Trustors are responsible for drawing up the legal documents that list and explain the objectives of the trust. Trustors may be active participants in the management of the trust, but they may also just be the person who draws up the legal documents.

The trustee is the legal owner of the assets that will go into the fund and are also responsible for managing assets according to the trust’s objectives and the existing laws. Trustees only own the trust’s assets by name to enable them to properly manage the fund’s underlying assets according to its investment strategies. They have no claim to the assets unless they are also a beneficiary of the trust.

Beneficiaries, on the other hand, are people or entities that are set to benefit from the trust. Since their role is mainly to benefit from the trust’s assets, beneficiaries don’t need to actively participate in the trust’s management.

What are the requirements to create a trust?

Different trust types and objectives require different instruments and mechanisms to establish and maintain; however, there are some information that must always be present in all trusts.

  • Names of trustor, trustees, and beneficiaries
  • Name of the trust and its objectives and goals
  • Duties and responsibilities of the trustee(s), establishing their scope
  • List of assets to be placed in the trust
  • Instruction on disposal, distribution, and administration of those assets
  • Instructions in case of death or any eventuality that affects the trustee’s administration and management of the trust

For example, a trust instrument may indicate that, in case of the death of the trustor, all their assets will be transferred to their biological child only. It could also state that one trustee will replace the current trustee if the latter cannot fulfil their duties for three months.

In what ways can trustors fund trusts?

There are many ways to fund trusts aside from directly depositing cash into a bank account.

Here are some ways to fund trusts:

  • Assign assets to the trust by creating a document that provides details about the asset. This document should be signed by the trustee and trustor.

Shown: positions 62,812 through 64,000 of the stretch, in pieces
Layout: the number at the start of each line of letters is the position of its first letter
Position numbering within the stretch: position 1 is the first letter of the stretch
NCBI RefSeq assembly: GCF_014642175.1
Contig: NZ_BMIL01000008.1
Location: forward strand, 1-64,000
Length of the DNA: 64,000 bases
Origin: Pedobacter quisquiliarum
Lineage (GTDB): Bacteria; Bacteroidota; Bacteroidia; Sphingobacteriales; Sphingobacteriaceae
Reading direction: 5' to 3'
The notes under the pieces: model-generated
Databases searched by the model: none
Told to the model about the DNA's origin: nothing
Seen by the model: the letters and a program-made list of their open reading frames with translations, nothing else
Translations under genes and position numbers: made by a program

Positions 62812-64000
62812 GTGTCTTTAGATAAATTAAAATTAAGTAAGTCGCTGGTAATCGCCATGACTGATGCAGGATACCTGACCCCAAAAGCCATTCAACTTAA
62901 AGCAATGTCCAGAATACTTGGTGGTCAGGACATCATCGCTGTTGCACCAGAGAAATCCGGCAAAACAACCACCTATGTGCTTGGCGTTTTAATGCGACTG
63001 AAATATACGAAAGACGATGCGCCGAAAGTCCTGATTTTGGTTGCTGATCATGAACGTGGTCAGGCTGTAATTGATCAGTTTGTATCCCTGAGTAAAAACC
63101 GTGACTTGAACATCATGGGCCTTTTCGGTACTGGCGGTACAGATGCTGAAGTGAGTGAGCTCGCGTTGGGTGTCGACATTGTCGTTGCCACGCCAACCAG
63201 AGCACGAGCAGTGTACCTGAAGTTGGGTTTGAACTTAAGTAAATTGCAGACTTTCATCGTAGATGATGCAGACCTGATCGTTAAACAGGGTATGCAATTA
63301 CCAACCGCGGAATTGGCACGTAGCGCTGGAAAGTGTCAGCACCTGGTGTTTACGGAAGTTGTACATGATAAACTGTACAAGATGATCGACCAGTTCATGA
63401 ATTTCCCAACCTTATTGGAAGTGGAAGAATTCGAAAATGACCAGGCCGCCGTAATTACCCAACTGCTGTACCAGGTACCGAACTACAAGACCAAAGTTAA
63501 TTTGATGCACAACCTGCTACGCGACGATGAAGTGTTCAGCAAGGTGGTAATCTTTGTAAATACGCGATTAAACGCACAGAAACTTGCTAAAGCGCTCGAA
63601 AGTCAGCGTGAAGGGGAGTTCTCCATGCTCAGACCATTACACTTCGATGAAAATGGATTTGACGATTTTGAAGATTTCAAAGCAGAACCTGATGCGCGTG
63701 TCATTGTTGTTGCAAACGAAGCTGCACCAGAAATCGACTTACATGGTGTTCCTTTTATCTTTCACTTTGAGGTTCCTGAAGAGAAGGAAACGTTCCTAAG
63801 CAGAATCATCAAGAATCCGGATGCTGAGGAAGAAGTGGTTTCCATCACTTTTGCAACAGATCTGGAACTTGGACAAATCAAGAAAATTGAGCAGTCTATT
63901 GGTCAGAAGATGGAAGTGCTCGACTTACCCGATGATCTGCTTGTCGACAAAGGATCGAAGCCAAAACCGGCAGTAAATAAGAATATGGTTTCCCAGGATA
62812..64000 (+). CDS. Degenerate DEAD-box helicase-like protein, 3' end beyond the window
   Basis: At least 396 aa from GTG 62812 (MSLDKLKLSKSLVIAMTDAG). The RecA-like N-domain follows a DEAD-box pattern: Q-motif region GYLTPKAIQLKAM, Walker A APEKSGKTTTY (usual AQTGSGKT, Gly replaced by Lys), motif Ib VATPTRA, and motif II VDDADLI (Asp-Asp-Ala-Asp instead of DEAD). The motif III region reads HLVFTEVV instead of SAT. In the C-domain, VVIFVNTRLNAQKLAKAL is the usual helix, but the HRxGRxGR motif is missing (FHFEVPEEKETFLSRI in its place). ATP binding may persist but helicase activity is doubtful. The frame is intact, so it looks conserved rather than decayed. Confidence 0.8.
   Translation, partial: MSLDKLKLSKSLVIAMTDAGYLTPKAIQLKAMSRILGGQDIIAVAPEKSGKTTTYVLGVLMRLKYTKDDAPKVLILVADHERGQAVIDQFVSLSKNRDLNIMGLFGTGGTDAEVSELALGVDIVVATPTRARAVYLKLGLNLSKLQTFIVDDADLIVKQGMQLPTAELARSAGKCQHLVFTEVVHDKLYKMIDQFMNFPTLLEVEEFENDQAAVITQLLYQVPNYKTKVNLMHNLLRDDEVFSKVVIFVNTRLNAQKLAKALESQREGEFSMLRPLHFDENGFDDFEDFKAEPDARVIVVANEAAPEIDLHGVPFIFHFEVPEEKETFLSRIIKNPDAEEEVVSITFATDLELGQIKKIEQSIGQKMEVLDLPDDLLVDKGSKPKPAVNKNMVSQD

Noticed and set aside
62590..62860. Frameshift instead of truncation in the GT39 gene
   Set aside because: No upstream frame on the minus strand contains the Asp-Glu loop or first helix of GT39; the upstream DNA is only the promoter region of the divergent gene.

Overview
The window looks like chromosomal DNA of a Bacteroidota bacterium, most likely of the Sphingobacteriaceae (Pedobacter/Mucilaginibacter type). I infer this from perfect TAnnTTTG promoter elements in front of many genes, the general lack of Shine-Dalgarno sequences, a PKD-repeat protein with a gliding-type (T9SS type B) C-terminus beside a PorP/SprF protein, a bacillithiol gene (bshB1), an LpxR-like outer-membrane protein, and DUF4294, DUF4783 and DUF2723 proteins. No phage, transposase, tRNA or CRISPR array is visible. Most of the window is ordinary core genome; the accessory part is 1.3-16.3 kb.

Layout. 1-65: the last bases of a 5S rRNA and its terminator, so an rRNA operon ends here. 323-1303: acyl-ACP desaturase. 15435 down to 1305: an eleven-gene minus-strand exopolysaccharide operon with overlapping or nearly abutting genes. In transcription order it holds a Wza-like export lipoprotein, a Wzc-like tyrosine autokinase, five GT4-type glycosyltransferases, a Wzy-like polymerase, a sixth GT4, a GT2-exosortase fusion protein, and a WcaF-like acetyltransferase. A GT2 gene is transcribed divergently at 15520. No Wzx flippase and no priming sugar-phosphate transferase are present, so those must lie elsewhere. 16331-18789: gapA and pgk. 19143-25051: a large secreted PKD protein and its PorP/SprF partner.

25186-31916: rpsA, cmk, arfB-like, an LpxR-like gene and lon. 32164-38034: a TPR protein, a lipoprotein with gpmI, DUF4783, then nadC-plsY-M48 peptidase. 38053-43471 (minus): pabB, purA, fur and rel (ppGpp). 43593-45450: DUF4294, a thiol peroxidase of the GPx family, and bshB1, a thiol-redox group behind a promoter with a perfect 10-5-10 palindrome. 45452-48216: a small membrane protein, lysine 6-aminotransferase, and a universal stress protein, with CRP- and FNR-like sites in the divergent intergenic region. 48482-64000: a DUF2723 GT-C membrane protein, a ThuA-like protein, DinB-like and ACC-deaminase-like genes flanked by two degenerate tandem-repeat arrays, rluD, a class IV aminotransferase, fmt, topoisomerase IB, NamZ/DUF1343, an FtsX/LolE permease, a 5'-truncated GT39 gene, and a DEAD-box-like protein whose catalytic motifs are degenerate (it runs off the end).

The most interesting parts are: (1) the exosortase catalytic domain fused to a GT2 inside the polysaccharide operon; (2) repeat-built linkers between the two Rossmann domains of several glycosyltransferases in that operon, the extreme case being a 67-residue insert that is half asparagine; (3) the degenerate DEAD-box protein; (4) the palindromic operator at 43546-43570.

• Split the legal and beneficial ownership of properties and assign legal ownership to the trust. This may be done by drawing up a Declaration or Acknowledgement of Trust (for real properties) or any legal document that financial institutions require.
  • Fill out a beneficiary designation form for a bank account or insurance policy and name the trust as the intended beneficiary. This way, the trustee would be able to act on their duties should anything happen to the trustor.

Where do super trust funds come in?

Super funds and SMSFs are both revocable living trusts. Professionally managed supers already take effect as soon as the employee chooses an investment strategy and begins making contributions to the fund. In this case, the employee acts as both trustor and beneficiary.

SMSF trusts are established as soon as the trustees register the SMSF. If the SMSF is a corporate trust, the corporation acts as a trustee instead.

Both managed supers and SMSFs may change the terms of their investment strategies and membership, as they see fit.

In terms of individual roles within the trust, managed funds differ from SMSFs.

For professionally managed funds, the trustors are the fund members since they select the investment strategies and inject assets into the fund. The trustees are the fund managers who are responsible for ensuring that the trust objectives are met and the beneficiaries are the members who will receive the super benefits upon their retirement.

This arrangement differs in SMSFs because its members must take up all three roles. The Trustee Declaration functions as the SMSF’s trust instrument because it contains all the necessary information about the trust and trustee.  

Funding, comes from each trustor and trustee’s contributions, whether through guaranteed contributions, salary-sacrifice, or voluntary contribution of properties and other assets.

This information has been sourced from the Australian Taxation Office.

Forward this article to a friend. Follow us on Linkedin. Join us on Facebook. Find us on X for the latest updates
Rate the article

About the author

author image

Louise is a content producer for Momentum Media’s nestegg who likes keeping up-to-date with all the ways people can work towards financial stability in 2019. She also enjoys turning complex information into easy-to-digest, practical tips to help those who want to achieve financial independence.

About the author

author image
Louise Chan

Louise is a content producer for Momentum Media’s nestegg who likes keeping up-to-date with all the ways people can work towards financial stability in 2019. She also enjoys turning complex information into easy-to-digest, practical tips to help those who want to achieve financial independence.

more on this topic

more on this topic

More articles